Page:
Why does food taste so much better when cooked – and savored
– outside? The American part of my soul loves camping, for the outdoors, the beauty of nature, the escape from civilization. But also because of the food.
Somehow when camping, life becomes simple again. Life slows down. For a couple of days, life becomes about sleeping, eating, enjoying and savoring the moment, absorbing the surroundings, being in touch with nature. The basics of life, really. The things that make you feel grounded, and tend to get diminished by the rat race of 21st century life. Perhaps it is because we are (willingly) forced into this contemplative state
that our senses are enhanced and we can enjoy the food, the process of cooking and enjoying it, so much more, it seems.
These are the things I was so excited to share with Pablo on this camping trip to the Sequoia National Forest, and he had a wonderful time, though it is the natural state of a toddler: being in the moment, absorbing the surroundings, his life being about sleeping, eating and enjoying. Is this what the essence of childhood is? I suppose it makes sense he was a natural at camping then… He was probably thinking of me all frantic to get organized and packed and in a hurry to go slow down in the woods, thinking to himself, “Of course that’s what life is about.” We have so much to learn from our children. We are forced to outgrow this state, to then grow to seek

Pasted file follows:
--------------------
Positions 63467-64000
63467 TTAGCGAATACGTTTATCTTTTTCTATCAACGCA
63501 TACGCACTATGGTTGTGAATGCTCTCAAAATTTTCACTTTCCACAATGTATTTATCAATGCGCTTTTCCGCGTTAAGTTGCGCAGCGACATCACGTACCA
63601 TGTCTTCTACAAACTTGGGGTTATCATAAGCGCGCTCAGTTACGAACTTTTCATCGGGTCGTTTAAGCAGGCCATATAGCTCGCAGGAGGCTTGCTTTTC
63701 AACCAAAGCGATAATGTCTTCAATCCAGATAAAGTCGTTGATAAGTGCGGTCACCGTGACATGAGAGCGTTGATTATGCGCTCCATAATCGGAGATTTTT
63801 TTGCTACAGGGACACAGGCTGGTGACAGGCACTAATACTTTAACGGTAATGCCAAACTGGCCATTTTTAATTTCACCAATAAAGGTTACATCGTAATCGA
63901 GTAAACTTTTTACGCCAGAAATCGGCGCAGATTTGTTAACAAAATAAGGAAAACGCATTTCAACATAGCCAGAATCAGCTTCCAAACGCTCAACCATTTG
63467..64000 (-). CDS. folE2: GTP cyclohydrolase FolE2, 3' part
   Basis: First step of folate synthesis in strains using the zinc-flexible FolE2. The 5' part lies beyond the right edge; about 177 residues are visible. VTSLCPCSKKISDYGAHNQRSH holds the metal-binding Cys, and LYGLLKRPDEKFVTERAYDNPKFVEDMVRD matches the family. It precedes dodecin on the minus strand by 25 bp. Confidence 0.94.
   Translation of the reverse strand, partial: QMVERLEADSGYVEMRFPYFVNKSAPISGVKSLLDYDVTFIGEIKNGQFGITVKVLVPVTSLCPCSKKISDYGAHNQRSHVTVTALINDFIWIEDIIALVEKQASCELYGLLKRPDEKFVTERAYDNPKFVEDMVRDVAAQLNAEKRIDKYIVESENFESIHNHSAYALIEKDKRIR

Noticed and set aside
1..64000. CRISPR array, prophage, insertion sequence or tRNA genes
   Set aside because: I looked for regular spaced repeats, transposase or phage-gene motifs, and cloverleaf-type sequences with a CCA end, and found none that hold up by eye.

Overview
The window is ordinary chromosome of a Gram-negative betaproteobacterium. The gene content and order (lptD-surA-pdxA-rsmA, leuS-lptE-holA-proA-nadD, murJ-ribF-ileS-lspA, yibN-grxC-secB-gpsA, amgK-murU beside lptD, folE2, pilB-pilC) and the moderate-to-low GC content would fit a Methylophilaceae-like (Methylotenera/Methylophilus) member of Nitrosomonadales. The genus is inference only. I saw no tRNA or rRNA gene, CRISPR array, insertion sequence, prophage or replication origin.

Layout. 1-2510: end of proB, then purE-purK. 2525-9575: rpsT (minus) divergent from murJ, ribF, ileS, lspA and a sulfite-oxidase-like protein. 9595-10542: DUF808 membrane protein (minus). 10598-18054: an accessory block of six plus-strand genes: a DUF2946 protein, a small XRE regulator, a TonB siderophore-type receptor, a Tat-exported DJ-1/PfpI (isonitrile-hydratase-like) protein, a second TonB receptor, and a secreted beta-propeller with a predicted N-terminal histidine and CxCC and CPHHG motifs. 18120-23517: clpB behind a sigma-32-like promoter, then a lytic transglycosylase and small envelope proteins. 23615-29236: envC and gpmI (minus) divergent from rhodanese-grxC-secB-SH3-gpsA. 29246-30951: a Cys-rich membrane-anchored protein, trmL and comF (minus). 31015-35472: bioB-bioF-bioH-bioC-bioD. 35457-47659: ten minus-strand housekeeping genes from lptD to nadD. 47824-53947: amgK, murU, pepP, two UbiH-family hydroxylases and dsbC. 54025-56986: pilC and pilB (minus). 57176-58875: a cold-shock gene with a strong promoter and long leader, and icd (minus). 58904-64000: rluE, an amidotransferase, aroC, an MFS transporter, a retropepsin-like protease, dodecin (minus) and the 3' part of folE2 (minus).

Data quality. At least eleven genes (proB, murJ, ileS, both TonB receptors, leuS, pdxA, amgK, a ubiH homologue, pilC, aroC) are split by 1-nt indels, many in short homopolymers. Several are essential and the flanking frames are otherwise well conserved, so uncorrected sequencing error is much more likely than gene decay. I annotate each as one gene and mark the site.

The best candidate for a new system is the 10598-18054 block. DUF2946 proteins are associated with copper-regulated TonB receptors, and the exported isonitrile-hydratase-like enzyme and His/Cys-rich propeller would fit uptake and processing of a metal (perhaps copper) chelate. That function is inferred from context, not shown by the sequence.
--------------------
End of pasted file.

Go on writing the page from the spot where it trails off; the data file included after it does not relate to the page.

and rediscover it. Life is all about cycles, isn’t it?
This longing to “get back to the basics”, to the simplicities of life, must explain why I was so excited when our dear friend D mentioned she and her ex-husband used to make bread while camping. Making bread. Just
saying it makes me feel grounded. Over the campfire! The pioneers from the Lewis & Clark expedition come to mind.I feel the dough in my fingers. I smell the smoke and heat from the fire.
Food has a way of connecting and reconnecting people, and it’s exactly what it did here. D contacted her estranged ex-husband to obtain the bread recipe, and they were able to reminisce about the good memories around that bread and find closure in acknowledging these happy times together. I love how food touches our lives this way, as a symbol, as a token, as the companion to the ups and downs of life. When Pablo gets a bit older, I will love telling him that story, it’ll make the bread taste that much better. That’s one part of the education of taste: to us, that bread will always have a tinge of healing and joy in its flavor. Recipes get passed from lives to lives, like happy ghosts of nostalgia, carrying our journeys, spreading them like ashes, feeding the soil for new growth.
For a simple and nutritional lunch open-faced sandwich (called “tartine” in French), I used a wonderful Tomato Jam made last week, some
mozzarella and avocado…
Even if you don’t go camping, you can make this bread over a
fire on the beach, or on the barbecue at the park! It tastes like a scrumptious American biscuit, and a bite out of it might just make you feel like the pioneers who helped build this country – à propos for a July 4th!